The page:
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25 UX Terms Every Designer Needs to Know

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Here are few terminologies that should be used if you are in a field of UX.
You will find useful theories and principles that will help you in more meaningful communication.

Lean UX

A design that delivers the end goal and eliminates unnecessary tasks

KISS principle

This principle states that simplicity should be a core aspect of any design, with complexity kept to a minimum

3 Click Rule

This is the theory that users will leave a website if they can’t get to the page they want within 3 click

5 Second Test

A 5 second test involves showing users the interface of software application or a website for 5 seconds. The participant then has to recall what they saw on the page. This is a great method to see whether the key visuals or calls to actions have been a correct impact.

80/20 Rule

This is based on the Pareto principle. Applied to any website, web app, or software environment, 20% of the functionality and features will be responsible for 80% of the results.

A/B Testing

A/B testing is when you test two different versions of online content with users to see which one they prefer.


Accessibility is the ease with which people can use and understand a website or app. This also refers to how websites and apps are adapted for those with disabilities or special needs. An example of this could be adapting colours to allow for people who are colour blind.


Guiding users through a sequence of activities, step by step, to encourage certain behaviours

Active Listening

This is an interviewing technique where the interviewer pays attention and provides feedback to encourage the conversation.


Analytics gives valuable information on the traffic to your website and app. It tells you where your traffic comes from and where they move around. It gives a great insight as to what is working or not with your site /app.

Card Sorting

Card sorting is a method used to help design or evaluate the information architecture of a site. In a card sorting session, participants organise topics into categories that make sense to them. They may also be asked to label these groups. To do a card sort, you can use cards, pieces of paper, or an online card sorting tool.

Ethnography / Ethnographic Research

This is the study of people in their own environment through the use of methods such as observation and face-to-face interviewing.


An action designed to identify where on a page links are located. Minesweeping involves the user rapidly moving the cursor over a page, watching to see where the cursor or pointer changes to indicate the presence of a link.

Omni-Channel UX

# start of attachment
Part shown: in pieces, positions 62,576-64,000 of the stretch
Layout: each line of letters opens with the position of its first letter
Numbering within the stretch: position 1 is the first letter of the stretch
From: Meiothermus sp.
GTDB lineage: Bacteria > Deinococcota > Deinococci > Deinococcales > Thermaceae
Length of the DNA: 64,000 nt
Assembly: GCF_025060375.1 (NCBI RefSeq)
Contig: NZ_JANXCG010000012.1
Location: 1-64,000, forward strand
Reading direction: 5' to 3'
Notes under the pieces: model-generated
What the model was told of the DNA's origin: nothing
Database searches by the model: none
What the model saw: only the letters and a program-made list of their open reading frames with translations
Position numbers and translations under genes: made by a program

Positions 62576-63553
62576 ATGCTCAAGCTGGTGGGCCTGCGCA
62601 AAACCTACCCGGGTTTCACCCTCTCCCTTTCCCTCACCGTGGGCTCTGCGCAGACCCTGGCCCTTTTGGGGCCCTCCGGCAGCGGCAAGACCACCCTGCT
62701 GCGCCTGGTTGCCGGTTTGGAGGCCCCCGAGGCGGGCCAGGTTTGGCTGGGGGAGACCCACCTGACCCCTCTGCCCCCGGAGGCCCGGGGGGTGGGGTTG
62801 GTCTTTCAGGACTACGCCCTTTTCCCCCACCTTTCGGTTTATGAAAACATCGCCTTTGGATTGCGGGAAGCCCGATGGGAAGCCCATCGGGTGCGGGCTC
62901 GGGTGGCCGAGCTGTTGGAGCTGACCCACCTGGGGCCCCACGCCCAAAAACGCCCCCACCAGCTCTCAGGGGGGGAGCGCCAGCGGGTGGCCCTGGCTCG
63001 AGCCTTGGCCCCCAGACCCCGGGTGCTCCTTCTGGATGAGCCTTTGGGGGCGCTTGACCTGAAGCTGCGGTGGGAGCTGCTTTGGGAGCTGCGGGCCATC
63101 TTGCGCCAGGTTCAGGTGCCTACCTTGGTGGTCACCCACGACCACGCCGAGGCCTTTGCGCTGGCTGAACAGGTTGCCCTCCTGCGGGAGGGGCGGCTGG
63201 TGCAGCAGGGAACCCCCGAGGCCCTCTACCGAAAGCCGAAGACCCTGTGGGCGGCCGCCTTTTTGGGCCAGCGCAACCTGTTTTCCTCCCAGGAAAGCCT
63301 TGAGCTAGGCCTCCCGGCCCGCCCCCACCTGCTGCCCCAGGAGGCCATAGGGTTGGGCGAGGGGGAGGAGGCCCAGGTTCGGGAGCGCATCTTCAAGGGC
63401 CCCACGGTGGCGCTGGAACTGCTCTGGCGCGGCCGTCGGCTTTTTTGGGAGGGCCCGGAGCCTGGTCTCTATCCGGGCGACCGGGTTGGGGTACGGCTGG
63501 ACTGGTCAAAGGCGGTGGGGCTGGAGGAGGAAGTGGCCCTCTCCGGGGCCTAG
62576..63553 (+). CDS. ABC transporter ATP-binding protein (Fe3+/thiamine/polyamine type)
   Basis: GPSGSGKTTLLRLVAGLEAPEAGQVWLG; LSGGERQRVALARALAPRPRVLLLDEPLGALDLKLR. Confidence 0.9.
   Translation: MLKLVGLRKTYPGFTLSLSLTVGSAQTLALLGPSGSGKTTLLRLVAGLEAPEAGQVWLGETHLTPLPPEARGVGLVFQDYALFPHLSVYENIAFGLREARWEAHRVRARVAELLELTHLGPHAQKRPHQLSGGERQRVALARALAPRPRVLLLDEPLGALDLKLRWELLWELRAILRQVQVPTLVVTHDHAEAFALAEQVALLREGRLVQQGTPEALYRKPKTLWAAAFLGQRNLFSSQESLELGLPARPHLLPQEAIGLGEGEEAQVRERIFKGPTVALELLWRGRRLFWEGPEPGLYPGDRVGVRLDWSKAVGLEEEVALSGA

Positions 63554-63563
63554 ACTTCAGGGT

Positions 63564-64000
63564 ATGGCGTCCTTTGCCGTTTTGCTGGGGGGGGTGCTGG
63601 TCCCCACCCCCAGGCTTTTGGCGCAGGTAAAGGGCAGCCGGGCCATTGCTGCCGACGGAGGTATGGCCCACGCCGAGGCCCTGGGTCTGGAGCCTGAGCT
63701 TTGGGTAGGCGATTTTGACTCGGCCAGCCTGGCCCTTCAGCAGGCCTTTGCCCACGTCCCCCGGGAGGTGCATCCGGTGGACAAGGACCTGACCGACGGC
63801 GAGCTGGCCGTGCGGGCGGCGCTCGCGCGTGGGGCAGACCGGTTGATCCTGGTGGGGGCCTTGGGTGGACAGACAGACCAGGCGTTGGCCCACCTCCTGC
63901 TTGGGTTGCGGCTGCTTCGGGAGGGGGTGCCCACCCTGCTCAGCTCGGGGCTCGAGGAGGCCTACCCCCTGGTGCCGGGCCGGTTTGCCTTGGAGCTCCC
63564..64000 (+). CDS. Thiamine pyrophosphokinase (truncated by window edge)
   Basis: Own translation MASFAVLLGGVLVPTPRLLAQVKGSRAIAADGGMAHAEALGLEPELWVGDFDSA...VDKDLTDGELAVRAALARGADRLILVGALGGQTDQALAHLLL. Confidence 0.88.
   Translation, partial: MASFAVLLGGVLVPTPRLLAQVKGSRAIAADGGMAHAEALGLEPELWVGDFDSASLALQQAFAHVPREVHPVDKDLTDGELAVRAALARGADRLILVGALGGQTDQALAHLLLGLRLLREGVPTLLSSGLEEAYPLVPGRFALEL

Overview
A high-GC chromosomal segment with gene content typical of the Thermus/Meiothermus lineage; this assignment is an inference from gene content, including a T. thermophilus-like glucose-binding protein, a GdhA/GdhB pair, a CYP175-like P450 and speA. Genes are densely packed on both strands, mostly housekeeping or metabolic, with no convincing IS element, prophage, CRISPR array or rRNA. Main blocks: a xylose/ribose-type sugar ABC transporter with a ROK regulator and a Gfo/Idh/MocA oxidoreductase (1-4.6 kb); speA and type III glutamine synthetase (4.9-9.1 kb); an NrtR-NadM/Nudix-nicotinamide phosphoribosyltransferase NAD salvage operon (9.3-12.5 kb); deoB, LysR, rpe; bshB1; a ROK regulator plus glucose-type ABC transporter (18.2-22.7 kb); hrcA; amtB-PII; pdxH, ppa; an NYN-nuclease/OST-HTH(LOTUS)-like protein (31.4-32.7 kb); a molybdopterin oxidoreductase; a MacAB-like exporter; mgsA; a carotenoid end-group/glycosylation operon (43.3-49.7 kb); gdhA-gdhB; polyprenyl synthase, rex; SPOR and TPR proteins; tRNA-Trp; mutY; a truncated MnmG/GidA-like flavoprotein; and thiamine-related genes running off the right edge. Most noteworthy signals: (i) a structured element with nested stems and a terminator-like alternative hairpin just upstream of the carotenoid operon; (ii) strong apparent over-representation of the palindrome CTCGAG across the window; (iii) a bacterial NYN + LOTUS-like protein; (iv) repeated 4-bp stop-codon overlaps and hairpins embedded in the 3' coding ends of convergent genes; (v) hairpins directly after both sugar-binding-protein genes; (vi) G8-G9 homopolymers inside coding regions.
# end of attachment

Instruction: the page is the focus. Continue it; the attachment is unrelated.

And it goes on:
An experience including many touchpoints with consistency and seamless movement between them


The creation of a representative user based on the available data and user interviews. Though the personal details of the persona may be fiction, the information used to create the user type is not.


A survey is a list of questions aimed at extracting specific data from a particular group of people. Surveys may be conducted by phone, the internet, face-to-face and various other ways.


How effectively, efficiently and satisfactorily a user can interact with a user interface.

User Research

User research focuses on understanding user needs, behaviours and motivations through observation techniques, task analysis, and many other methods


A mode of the design process in which you concentrate on idea generation. 

Adaptive Web Design (AWD)

A method in which a designer comes up with a design that fits all the screen resolutions

Aesthetic Usability Effect

A mindset that accepts a good looking design (WOW) as more usable than the one that is less appealing, whether or not that is actually the case. 


An iterative, incremental and highly flexible approach to designing and developing digital products.

Iterative Design

In a bid to improve quality and functionality, this approach involves a cyclic process of prototyping, testing and refining a product

Eye Tracking

This is the measurement of eye activity on a screen or an environment. Eye tracking software allows the user’s eye movement to be tracked on a screen. It can see what they look at most frequently and in what order.

Mobile first design

The practice of designing for the smallest expected screen size, then enhancing on larger screen size.

Final Word

That’s a look at some of the more common UX/UI terms you’ll see in the design world. Bookmark this page and use it as a reference. By no means is this the be-all-end-all of web design terminology, so feel free to add your own, in the comments.


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